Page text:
A few corporate stars associated with Akshaya Patra ensured that it got excellent press in recent years. The media has been lapping up the stories of how more than a million school kids are fed every day across the country in ultra-modern and ultra-hygienic conditions. The imagery of monks in saffron and CEOs in suits feeding the hungry school kids is difficult to ignore. The respected Harvard Business Review even did a case study of the unusual social-business model.
Yet, the full story of Akshaya Patra had to be told some day to answer typical questions such as – how did this brutally bold and wildly imaginative journey start; who were the early conspirators; how could they raise so much money, how could the monks and corporate financiers hit it off, how could monks turn into black-belt operations managers and the mother of all – how did they get the limp government machinery in many states to work in their favor.
Finally, Rashmi Bansal, the prolific chronicler of Indian entrepreneurship journeys, has unraveled the mystery. She has made the HBR-type story accessible to anyone who is in awe of Akshaya Patra that started modestly in the year 2000 and today serves 1.6 million meals every day from 27 kitchens across the country. The setting up of each of the 27 kitchen is a fascinating story in itself.
The book succeeds in capturing the fine blend of social, spiritual and entrepreneurial with serendipity. It illustrates the limitless possibilities of human potential when it’s driven by deep compassion and willingness to make the difference in a big way.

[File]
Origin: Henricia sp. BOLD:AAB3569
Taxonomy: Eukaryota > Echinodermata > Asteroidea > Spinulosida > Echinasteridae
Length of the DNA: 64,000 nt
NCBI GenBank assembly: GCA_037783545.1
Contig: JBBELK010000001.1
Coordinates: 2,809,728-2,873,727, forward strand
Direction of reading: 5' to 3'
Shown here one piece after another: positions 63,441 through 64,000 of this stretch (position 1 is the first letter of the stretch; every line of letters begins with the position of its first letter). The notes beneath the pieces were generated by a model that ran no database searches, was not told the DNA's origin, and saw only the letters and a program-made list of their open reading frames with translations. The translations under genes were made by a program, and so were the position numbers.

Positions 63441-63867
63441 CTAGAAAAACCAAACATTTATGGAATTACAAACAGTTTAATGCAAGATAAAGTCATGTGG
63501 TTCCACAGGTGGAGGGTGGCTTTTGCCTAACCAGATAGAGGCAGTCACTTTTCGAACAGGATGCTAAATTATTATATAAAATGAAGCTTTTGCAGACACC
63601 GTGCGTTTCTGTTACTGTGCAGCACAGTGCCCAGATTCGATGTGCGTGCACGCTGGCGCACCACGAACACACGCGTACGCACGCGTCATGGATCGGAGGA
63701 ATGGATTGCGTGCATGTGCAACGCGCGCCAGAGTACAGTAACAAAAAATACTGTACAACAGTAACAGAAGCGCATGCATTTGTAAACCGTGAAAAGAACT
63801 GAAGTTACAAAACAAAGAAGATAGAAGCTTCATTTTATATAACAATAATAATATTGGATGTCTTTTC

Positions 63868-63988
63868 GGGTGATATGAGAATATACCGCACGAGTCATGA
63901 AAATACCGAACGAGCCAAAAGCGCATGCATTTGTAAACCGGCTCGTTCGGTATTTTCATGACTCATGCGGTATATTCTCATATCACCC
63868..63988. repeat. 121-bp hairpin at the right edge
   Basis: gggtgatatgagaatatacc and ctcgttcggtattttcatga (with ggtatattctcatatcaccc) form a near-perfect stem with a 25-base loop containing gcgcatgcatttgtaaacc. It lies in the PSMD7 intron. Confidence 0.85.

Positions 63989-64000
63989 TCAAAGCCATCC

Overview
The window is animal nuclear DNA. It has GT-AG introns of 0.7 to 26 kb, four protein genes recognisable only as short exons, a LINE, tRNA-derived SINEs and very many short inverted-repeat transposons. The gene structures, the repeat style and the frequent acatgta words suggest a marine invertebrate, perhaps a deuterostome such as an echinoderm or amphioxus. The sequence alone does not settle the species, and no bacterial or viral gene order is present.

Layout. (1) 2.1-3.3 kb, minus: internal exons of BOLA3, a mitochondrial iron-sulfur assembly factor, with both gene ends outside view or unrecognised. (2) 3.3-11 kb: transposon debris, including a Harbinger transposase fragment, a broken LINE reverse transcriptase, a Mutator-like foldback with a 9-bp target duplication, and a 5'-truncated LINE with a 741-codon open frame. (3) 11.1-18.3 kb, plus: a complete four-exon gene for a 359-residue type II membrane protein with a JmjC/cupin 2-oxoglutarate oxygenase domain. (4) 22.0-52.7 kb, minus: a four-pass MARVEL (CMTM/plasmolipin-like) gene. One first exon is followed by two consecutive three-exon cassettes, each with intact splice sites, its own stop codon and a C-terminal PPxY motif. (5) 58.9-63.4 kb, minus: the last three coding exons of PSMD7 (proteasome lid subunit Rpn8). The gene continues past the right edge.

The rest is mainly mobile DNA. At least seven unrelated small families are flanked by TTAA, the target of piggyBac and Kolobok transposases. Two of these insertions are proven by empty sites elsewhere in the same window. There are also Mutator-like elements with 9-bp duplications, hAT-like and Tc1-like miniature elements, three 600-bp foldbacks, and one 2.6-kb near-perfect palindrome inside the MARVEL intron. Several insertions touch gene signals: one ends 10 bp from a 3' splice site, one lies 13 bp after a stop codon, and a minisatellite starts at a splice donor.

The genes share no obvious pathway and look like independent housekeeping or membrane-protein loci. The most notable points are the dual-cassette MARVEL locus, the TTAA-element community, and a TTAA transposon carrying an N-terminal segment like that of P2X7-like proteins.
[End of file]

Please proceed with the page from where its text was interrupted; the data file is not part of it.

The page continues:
Even with achieving such a mammoth scale, Akshaya Patra’s efforts dwarfs amidst the magnitude of hunger and malnutrition that is painfully pervasive in India today. The government machinery serves nearly 120 million mid-day meals in 1.15 million schools every day. Even if Akshaya Patra achieves its goal of feeding 5 million kids by 2020 the gap will still be very wide.
The Akshaya Patra founders and collaborators rightly believe that they can make a much bigger impact by helping the government machinery with systems and processes they are so very good at. The emerging digital economy could make it easier. More than these, India needs a robust governance mechanism in place so that the agencies are held accountable.
God’s Own Kitchen has immensely valuable lessons for everyone. For businesses it’s a live case study in audacious goal setting (no child should go to school hungry); deftly managing diverse teams (of monks, corporate finance executives, volunteers); leadership (young monks set up and run kitchens which they have never done before); conflict management (with several politicians and state governments), excellence (highest safety and quality ratings), innovation (redesigning kitchens); governance (transparent financial transactions) and not the least frugal mindset. Most of all, the book demonstrates a working model which India can use to solve its other pressing problems such as public health, sanitation, primary education, community resources among others using the public private partnership platform.
Akshaya Patra’s journey is much more than a great inspiration. Its larger message ‘Feeding a child is not charity, it is our collective duty. Let us do it well’ should be a huge motivator to every Indian to end the scourge of child hunger.